Ruthie and Minor escorted Kate, who is, to my knowledge, the only woman to have accomplished a swim across the Rez. Now, there may have been a few over the years, but I'm not so sure about it. Kate as a swimmer is nothing short of amazing in terms of guts and tenacity.  She's also pretty damn fast.

After a little less than two hours, Tripp is escorted into the boat launch by Will.  The wind had died and the water was smooth and pleasant for the finish on the west side of the lake.
Here's all the finishers coming out of the water, tired but happy!

Tripp Davis

Michael Lindsey

                                                         Mack McLeod

Toby Burchfield

Scott Joyner

Kate Eidt
Paul Colman

Keith Davis

                                              and finally me.

My legs had cramped so much I could hardly stand, (and it was slippery), but Mack was there to lend an older Flounder a hand. 


 Paul and Kate proudly display their Flounder tattoos.

As the days have passed since the swim, I still think of what we did as an awesome accomplishment, made even more so by all the fear and anxiety I experienced during the days before the swim.  I worried about all possible things that could happen, not especially to me, but to those who might have trusted that we really knew what we were doing, when at least I knew we were taking a big chance.  I was never confident I could swim the distance, but I reached a point out there, just as one does running a marathon or in any other great endeavor, that I could not allow myself to quit.  If my body failed, if the arms would not take another stroke, then I would surrender.  But my 5 years with my wonderful swimming friends, the Flowood Flounders, gave me the strength to make it.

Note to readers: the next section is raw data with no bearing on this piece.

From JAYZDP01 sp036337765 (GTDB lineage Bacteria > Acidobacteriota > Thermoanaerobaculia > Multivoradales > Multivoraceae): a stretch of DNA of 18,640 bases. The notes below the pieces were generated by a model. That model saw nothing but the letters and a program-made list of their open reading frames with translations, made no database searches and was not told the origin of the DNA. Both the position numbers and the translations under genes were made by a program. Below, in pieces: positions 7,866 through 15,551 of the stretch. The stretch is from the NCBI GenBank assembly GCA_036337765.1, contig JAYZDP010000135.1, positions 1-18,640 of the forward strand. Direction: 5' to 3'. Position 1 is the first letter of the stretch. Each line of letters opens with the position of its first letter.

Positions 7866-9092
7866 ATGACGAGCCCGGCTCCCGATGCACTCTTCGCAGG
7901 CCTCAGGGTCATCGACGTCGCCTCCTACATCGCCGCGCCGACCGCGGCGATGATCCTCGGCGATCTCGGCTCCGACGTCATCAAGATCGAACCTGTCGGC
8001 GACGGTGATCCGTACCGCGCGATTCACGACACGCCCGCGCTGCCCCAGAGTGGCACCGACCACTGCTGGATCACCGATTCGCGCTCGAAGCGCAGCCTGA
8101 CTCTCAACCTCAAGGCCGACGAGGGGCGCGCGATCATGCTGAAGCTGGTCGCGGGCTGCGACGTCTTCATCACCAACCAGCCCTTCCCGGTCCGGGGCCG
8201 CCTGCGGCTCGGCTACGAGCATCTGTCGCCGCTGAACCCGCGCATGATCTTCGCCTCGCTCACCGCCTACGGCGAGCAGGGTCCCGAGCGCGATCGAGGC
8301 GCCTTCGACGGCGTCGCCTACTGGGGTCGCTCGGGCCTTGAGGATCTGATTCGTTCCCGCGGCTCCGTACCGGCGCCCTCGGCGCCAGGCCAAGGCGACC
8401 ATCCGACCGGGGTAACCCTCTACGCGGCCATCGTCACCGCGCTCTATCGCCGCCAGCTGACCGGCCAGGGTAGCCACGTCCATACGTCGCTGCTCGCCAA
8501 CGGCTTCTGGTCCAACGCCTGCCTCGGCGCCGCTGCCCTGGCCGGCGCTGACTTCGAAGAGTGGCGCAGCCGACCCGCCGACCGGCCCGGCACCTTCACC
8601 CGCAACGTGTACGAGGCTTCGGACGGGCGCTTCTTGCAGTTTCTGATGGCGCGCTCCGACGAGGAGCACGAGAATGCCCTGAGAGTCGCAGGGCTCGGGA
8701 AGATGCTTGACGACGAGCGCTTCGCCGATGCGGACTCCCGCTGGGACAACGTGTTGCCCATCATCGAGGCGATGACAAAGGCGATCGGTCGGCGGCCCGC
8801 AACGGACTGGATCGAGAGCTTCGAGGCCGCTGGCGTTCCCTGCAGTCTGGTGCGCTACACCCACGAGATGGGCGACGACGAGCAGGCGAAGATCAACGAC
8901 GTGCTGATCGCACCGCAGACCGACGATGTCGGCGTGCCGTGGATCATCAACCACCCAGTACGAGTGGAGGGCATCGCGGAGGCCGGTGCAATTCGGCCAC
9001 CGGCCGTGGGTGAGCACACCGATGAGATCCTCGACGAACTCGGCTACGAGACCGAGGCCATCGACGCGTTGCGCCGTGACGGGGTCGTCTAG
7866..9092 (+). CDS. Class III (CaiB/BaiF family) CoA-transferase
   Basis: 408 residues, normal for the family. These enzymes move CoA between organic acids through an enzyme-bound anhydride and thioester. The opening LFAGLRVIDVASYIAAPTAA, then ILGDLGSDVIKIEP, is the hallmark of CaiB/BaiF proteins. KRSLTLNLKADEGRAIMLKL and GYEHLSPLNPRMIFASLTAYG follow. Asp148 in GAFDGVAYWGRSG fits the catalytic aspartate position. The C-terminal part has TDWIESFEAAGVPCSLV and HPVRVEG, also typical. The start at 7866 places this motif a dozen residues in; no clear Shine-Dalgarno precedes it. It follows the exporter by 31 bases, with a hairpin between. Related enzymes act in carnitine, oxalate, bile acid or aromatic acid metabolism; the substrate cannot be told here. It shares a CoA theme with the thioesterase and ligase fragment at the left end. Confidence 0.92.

I am still so thankful to all those who supported us: Wifeunit Ruthie, ML, Harry, Susan, Will, Patsy, Richard, Roy, Kay Vee, Dan, Mark T, Minor, John, Bill and several others I never really got to meet.

I'll keep going back to that boat launch to look across and wonder how we ever did it.  My eyes will blink with pride as they do now.

(photos by Ruthie Mitchell and Shelley McLeod)